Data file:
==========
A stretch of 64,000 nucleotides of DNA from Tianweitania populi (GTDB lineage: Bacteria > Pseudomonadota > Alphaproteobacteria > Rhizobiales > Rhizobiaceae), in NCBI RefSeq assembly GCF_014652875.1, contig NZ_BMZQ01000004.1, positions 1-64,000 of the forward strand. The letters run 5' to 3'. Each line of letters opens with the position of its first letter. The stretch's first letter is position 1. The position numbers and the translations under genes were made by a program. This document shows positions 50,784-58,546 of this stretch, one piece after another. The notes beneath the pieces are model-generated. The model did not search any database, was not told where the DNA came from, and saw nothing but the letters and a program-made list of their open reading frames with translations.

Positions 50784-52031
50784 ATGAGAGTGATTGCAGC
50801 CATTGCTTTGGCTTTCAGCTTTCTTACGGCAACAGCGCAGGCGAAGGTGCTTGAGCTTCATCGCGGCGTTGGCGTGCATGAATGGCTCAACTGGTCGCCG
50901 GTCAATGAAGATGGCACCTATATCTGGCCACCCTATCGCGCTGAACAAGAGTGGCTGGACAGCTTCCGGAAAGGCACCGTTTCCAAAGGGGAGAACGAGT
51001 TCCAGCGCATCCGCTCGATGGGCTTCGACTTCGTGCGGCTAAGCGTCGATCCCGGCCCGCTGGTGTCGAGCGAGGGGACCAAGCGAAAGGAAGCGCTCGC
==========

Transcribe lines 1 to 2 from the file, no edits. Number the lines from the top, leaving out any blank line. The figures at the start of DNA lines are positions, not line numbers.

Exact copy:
A stretch of 64,000 nucleotides of DNA from Tianweitania populi (GTDB lineage: Bacteria > Pseudomonadota > Alphaproteobacteria > Rhizobiales > Rhizobiaceae), in NCBI RefSeq assembly GCF_014652875.1, contig NZ_BMZQ01000004.1, positions 1-64,000 of the forward strand. The letters run 5' to 3'. Each line of letters opens with the position of its first letter. The stretch's first letter is position 1. The position numbers and the translations under genes were made by a program. This document shows positions 50,784-58,546 of this stretch, one piece after another. The notes beneath the pieces are model-generated. The model did not search any database, was not told where the DNA came from, and saw nothing but the letters and a program-made list of their open reading frames with translations.

Positions 50784-52031